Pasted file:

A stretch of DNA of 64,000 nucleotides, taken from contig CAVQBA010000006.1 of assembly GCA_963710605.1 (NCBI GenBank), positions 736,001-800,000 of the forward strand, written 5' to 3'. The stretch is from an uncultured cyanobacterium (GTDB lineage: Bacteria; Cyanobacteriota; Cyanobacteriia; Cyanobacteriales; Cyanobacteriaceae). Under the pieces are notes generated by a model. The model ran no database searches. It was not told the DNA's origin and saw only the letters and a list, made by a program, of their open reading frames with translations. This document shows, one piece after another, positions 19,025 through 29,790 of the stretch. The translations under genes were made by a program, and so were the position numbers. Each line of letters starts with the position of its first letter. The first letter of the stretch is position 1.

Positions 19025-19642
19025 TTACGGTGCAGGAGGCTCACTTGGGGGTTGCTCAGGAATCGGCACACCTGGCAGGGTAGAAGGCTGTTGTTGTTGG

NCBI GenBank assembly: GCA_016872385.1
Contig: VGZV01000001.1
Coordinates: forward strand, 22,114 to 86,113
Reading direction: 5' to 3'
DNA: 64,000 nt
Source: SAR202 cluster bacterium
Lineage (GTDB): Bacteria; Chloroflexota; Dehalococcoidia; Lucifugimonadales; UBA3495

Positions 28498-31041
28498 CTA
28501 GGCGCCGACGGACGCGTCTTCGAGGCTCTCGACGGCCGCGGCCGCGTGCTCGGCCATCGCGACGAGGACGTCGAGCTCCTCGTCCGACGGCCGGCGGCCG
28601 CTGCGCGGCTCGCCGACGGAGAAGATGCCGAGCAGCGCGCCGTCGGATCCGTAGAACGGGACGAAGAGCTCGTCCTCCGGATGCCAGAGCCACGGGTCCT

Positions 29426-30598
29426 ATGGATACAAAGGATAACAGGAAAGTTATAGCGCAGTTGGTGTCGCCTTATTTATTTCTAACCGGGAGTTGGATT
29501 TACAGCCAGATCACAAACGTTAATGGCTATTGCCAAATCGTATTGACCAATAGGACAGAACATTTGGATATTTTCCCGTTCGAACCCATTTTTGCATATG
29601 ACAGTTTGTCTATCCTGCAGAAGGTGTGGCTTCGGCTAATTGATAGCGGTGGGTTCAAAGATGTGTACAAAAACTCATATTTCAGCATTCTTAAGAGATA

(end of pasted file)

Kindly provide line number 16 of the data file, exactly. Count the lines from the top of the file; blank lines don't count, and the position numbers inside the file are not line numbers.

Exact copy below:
29426 ATGGATACAAAGGATAACAGGAAAGTTATAGCGCAGTTGGTGTCGCCTTATTTATTTCTAACCGGGAGTTGGATT